PLMR’s Sabine Tyldesley examines the EU’s Association Agreement model and its potential applications for Brexit.
Whilst much public discussion has focussed on the Norway and Canada trade models, others have been evaluating a rather different, and less well-known options for Britain’s post-Brexit relationship with the EU – association agreements. The so called “Ukraine model” has so far been considered quietly by political analysts in the backrooms of think tanks such as the European Policy Centre, the Centre for European Reform (CER) and UK Trade Policy Observatory … until now.
The European Parliament on Wednesday recommended such an association agreement be considered with the UK, laying a resolution to that effect ahead of the 22-23 March summit of EU heads of state, which is expected to approve revised guidelines for negotiations on the UK’s future relationship with the EU. Michel Barnier, EU Chief Negotiator, said he was “quite comfortable with the framework.”
While Prime Minister Theresa May insisted “existing models will not work”, the ‘Ukraine Model’ is hailed as a real option to facilitate the “deep and special partnership” the UK Government is seeking. And after Guy Verhofstadt, the European parliament’s Chair of the Brexit Steering Group, suggested any future agreement should be “balanced, ambitious and wide-ranging”, we understand association agreements are now being seriously considered in Whitehall.
CER explains in a briefing that the EU already has over 20 such agreements with non-member-states, including a ‘Deep and Comprehensive Free Trade Agreement’ (DCFTAs) with Ukraine. This model offers an “unprecedented level of integration”, according to the European Commission, liberalising trade in goods and eliminating over 90 per cent of tariffs on both sides. Furthermore, rather than the free movement of people, the DCFTA instead includes a visa liberalisation and work permit scheme, which would make it attractive to Brexiteers and those UK citizens concerned about immigration.
The option of “internal market treatment” also makes it attractive to the financial services sector – important, given Chancellor Philip Hammond signalled the UK would reject any deal that did not include financial services. The Eastern Partnership countries also have full access to Horizon 2020 and Euratom, further sticking points in recent debates about a viable future UK-EU relationship.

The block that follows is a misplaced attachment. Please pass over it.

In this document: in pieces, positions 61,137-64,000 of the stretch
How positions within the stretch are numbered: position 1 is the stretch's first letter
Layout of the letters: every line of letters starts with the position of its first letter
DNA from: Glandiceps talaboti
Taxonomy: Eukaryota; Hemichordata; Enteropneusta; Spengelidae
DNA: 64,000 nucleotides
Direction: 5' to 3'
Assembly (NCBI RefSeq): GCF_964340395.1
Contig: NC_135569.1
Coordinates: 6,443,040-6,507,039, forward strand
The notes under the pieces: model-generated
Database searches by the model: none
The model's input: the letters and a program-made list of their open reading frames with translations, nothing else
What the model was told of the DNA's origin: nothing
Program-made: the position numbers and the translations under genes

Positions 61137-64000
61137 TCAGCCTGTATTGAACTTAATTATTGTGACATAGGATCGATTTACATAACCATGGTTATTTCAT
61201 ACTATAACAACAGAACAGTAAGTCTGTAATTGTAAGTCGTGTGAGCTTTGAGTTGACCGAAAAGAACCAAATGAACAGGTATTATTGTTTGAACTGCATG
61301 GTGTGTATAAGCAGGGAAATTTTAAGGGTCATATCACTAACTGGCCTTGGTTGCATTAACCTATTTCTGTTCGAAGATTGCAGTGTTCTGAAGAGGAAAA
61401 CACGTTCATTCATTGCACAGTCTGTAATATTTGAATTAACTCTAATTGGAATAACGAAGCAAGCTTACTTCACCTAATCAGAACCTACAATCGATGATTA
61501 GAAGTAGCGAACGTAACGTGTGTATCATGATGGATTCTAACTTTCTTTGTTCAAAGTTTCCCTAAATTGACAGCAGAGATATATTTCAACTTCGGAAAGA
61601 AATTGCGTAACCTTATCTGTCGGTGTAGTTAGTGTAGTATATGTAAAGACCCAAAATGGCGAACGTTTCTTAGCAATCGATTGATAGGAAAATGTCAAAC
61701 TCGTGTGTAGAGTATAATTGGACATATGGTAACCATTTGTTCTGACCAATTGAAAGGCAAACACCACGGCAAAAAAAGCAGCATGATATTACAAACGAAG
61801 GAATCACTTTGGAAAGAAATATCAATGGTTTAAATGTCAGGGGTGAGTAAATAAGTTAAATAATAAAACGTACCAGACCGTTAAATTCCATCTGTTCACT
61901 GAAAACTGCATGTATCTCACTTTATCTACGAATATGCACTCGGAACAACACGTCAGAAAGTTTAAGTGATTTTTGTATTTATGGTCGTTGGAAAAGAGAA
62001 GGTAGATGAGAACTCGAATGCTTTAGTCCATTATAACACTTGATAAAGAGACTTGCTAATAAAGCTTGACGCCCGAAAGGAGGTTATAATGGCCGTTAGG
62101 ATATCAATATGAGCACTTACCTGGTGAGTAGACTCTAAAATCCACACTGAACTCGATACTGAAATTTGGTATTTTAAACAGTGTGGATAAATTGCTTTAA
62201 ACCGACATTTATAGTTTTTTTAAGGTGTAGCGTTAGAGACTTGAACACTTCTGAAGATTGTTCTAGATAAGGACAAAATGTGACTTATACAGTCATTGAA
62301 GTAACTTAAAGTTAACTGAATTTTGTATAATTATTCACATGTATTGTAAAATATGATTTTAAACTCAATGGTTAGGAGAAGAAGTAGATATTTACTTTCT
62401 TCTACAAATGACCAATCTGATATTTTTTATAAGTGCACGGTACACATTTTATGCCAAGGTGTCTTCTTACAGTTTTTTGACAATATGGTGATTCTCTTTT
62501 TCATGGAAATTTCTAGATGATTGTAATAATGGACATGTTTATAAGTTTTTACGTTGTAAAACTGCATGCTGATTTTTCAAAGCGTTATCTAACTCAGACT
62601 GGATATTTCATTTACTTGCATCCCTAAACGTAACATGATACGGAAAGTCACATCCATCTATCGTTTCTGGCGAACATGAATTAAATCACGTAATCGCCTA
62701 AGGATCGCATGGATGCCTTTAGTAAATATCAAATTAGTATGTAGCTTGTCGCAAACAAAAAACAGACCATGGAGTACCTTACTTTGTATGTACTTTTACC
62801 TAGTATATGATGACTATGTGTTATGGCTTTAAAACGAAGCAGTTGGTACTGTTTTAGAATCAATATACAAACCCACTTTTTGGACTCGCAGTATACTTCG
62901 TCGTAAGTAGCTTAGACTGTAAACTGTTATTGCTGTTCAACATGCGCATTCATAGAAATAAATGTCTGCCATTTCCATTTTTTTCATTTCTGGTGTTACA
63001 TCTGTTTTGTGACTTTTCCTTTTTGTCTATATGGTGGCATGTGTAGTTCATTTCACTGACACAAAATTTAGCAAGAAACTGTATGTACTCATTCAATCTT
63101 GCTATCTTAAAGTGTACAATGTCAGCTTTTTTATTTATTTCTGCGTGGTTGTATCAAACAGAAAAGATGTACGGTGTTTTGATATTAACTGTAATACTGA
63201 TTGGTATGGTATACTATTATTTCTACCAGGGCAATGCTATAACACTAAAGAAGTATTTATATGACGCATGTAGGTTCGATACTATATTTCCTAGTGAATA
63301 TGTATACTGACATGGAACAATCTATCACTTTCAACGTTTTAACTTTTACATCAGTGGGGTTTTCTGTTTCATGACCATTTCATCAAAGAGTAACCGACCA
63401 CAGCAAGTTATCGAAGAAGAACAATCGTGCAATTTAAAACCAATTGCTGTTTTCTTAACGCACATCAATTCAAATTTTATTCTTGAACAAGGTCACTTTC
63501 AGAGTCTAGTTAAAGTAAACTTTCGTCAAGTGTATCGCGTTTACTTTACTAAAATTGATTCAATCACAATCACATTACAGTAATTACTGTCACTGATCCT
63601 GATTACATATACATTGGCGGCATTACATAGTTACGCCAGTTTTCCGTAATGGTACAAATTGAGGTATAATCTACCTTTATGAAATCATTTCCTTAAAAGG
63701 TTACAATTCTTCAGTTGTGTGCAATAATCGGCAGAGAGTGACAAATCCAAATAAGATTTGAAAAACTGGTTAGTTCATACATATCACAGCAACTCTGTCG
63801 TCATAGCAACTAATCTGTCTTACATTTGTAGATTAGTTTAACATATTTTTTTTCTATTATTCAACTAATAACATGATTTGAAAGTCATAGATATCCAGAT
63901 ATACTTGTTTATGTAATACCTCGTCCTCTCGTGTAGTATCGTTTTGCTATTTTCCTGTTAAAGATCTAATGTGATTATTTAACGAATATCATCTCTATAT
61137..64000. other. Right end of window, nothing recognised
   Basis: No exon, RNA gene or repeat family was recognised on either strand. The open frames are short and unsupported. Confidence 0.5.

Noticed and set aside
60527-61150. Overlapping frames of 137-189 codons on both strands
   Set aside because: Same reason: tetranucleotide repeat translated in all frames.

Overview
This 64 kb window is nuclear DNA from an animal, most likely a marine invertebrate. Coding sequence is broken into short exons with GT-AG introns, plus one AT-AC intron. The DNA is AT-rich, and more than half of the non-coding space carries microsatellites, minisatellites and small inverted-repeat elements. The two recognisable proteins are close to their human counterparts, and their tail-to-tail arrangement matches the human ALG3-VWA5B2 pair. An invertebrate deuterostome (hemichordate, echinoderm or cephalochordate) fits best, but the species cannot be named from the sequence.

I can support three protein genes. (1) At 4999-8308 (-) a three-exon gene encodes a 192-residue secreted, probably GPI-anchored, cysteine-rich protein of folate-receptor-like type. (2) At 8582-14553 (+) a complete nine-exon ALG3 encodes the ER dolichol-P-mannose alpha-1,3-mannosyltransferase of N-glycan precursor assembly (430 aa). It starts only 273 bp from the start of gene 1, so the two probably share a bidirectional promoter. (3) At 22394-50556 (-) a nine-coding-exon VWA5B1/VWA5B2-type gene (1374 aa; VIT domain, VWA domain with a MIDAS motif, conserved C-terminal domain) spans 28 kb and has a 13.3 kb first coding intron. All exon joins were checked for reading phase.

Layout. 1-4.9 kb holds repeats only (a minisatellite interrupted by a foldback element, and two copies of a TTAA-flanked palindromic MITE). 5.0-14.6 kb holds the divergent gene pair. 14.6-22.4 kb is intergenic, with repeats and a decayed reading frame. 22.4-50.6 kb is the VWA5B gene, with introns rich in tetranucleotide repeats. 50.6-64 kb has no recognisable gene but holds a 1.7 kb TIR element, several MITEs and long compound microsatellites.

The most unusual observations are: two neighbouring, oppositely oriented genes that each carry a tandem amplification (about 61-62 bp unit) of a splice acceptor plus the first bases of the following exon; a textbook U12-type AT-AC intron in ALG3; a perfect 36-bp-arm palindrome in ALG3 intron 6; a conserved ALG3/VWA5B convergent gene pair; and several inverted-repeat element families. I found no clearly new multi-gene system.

Might this be the perfect “third way”?
The greatest point of contention will likely be the language that describes product standards for trade. The aim of DCFTAs is “convergence” with the EU; offering access to markets while promoting “extensive harmonisation of laws, norms and regulations […] to EU standards”. The draft agreement currently speaks of “regulatory alignment”, a concept of ensuring standards for products remain similar, if not the same as the EU’s, to facilitate trade.
This distinction has caused problems in the past, with the DUP rejecting any Brexit deal leading to “divergence” of standards between Northern Ireland and the rest of the UK. This led to the rephrasing of the first draft of the agreement to refer to “alignment” instead. “Convergence” as envisaged by the DCFTA however may be seen by some as mission creep, leading to continued membership in all but name.
Standards and dispute resolution therefore could become the greatest stumbling block to this solution. While the FT reported the majority of British businesses favoured “alignment”, Leave campaigners warned against becoming a “rule taker” and instead favour “mutual recognition”. Mutual recognition would allow “divergence” on standards while retaining trade relationships, but this would require the EU to recognise any new UK technical standards, and the associated regulatory bodies that would create and validate such standards.
May’s Government further has a red line on the continuing direct jurisdiction of the European Court of Justice to arbitrate where disputes arise in these cases, making an agreement more difficult. Finally, outside of a customs union with the EU, border checks become necessary, raising the Irish border issue again.
A way to make the Ukraine model more palatable is noted by the UK Trade Policy Observatory, suggesting it offers “buy in” to other EU policies, such as national security. This would be attractive to the UK, following the Westminster, London Bridge and Manchester Arena attacks causing newspaper headlines that stoked fears of the post-Brexit loss of access to Europol and databases to enable cross border crime fighting.
Michael Emerson, Associate Senior Research Fellow at CEPS suggests the association agreement model also avoids “cherry-picking” – a red line for key EU member states. Germany for example has stood firm that the Brexit process should not allow the UK to pick the best parts of EU membership without taking any responsibility. And Xavier Bettel, Luxembourg’s premier assessed the UK’s approach as: “They were in with a load of opt-outs. Now they are out, and want a load of opt-ins.” This model could enable a compromise.
Brexit has entered a lot of jargon into political discussions. Following this next round of negotiations ‘association’ could become the newest expression to replacing the fashionably ambivalent ’A customs union’. Let’s see how long it sticks.